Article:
The agency stayed its decision and gave long-term leases to the shacks' owners. Its ultimate plans never changed, however, and the dispute - a kind of galvanizing issue for all the ill will engendered by the government's takeover - continued to fester. By 1987, several vacated shacks had been torn down by seashore officials. What locals remember most is that the remains of one were left on the dunes for more than a year.
Last year, the story at last seemed close to resolution. An August hearing attracted hundreds of people passionate in their commitment to the shacks. Pushed by the Massachusetts Historical Commission, which voted unanimously to nominate the structures for historic status, the Park Service agreed to re- evaluate its position.
"The more we looked, the more there was," said Jim Bradley, the
commission's director of preservation planning. The shacks "clearly constituted an episode that reflects the growth of Provincetown and its connection to New York and the literary world."
In May, the keeper of the National Register finally agreed. There was celebrating and much jubilation on the cape, as well as immediate skepticism. Hadn't the Park Service already said that historic status would not necessarily mean the shacks' preservation?
From his office at the seashore - where out his window in all directions is an unbroken sea of cedar, oak and pine - Superintendent Herbert Olsen sighed. On a warm afternoon in late June, he is tired of the issue, perhaps even bruised by it.
"There was a legitimate professional difference of opinion," he said quietly, a mild man in the green and tan uniform of a park ranger. "We questioned whether they met the criteria. . . . Some of them have Andersen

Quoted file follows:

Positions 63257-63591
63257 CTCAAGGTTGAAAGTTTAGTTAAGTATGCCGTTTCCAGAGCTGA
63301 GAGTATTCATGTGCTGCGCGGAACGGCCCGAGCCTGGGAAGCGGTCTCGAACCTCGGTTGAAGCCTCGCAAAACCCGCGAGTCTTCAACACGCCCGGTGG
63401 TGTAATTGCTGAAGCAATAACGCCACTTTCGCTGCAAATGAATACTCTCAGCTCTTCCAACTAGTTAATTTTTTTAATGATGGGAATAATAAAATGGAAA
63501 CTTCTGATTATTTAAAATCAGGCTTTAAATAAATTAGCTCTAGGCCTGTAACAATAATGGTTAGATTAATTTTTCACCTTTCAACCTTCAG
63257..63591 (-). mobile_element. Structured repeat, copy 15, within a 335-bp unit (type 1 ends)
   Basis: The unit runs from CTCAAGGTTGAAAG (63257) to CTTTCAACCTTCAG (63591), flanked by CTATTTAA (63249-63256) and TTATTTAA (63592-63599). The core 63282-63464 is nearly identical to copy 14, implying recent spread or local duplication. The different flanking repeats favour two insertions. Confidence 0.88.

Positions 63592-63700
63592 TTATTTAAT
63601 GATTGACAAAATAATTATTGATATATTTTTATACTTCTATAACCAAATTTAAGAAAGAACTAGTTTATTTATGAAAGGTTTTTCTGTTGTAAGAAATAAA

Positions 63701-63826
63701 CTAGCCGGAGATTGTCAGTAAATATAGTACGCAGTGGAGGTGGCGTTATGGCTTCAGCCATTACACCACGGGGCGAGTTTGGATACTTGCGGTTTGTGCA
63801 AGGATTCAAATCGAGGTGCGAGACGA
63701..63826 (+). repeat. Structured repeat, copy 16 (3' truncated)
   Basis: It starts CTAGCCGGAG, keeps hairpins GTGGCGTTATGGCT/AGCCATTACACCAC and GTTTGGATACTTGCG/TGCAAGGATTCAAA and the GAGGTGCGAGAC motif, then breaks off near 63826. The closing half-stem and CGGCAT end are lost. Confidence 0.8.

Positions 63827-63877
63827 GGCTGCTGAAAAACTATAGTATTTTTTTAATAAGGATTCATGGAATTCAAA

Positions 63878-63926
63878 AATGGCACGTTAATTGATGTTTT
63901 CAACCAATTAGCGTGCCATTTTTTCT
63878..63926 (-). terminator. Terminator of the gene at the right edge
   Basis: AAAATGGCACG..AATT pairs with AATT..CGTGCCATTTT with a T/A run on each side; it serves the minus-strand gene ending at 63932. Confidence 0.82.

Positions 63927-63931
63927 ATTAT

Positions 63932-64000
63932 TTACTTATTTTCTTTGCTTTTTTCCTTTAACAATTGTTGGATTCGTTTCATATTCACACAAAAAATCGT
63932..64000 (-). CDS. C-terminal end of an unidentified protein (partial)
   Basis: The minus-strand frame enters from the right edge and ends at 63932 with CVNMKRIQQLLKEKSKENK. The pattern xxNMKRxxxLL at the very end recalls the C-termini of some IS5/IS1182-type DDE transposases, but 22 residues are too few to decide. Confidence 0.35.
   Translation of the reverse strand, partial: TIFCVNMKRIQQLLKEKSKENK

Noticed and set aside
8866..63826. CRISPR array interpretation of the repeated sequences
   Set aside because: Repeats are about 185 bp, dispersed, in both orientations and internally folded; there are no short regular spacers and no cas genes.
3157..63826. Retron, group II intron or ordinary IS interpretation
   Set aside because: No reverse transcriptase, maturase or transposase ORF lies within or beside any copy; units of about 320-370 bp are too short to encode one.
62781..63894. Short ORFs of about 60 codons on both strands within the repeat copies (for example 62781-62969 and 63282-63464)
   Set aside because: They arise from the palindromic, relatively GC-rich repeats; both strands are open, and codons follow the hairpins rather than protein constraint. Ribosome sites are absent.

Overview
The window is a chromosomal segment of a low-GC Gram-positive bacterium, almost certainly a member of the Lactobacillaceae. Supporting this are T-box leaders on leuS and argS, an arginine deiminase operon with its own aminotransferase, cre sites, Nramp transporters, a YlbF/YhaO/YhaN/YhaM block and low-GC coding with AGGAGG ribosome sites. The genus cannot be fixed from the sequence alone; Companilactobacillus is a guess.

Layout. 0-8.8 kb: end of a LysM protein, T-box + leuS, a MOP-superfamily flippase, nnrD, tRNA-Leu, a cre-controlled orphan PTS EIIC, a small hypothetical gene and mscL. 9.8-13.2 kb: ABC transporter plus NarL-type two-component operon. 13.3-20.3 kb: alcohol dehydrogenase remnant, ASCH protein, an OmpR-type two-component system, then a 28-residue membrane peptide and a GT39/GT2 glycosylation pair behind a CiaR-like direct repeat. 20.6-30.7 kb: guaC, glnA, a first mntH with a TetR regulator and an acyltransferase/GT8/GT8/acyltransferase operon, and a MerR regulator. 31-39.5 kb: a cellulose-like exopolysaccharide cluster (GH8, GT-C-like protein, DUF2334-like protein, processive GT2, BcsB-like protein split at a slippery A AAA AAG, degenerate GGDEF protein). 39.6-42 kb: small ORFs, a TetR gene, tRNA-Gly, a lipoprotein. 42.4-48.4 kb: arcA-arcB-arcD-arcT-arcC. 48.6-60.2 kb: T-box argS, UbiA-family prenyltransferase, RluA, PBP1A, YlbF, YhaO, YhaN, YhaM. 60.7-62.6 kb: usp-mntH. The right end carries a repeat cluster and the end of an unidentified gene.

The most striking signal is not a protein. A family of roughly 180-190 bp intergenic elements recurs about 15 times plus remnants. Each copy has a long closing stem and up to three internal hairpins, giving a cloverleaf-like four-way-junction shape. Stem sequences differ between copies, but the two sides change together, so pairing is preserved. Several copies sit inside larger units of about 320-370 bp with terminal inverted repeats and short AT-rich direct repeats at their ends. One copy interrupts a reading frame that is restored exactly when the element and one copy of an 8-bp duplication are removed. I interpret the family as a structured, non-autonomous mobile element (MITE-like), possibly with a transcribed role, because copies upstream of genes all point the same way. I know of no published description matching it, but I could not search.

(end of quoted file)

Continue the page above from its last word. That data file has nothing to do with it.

windows and other modern appellations, which make them far from shacks."
Olsen does not want to resurrect the debate; he is ready to move on. "We are now committed to preserving them," he said, although he acknowledges there is no ready consensus on how it will be done.
Some people agree with the trust that renting the shacks out like regular summer cottages is the answer. Others bitterly differ, arguing that such ''dune developers" will bring crowds and ruin a precious, fragile beauty. Much depends on the long-range management plan the seashore is starting to formulate, its first since 1970. "It's time to relook and rethink," Olsen said.
Out on the dunes, the uncertainty seems a world away. The wind blows unceasingly, and knee-high dune grasses bend in a rippling dance. High atop one ridge, the weather-beaten shack called Tasha - built from flotsam, smaller than a tool shed - looks out over the Atlantic to where the sun shines like a beacon on the water.
Rose Tasha's family inherited the shack from Harry Kemp, the "poet of the dunes" and a vagabond sort, whose ashes were scattered 29 years ago over the sands that he loved. Tasha, nearly 80, doesn't get out here much anymore. But when she does, she finds peace.
"It's wonderful," she said, "to be there alone with your soul."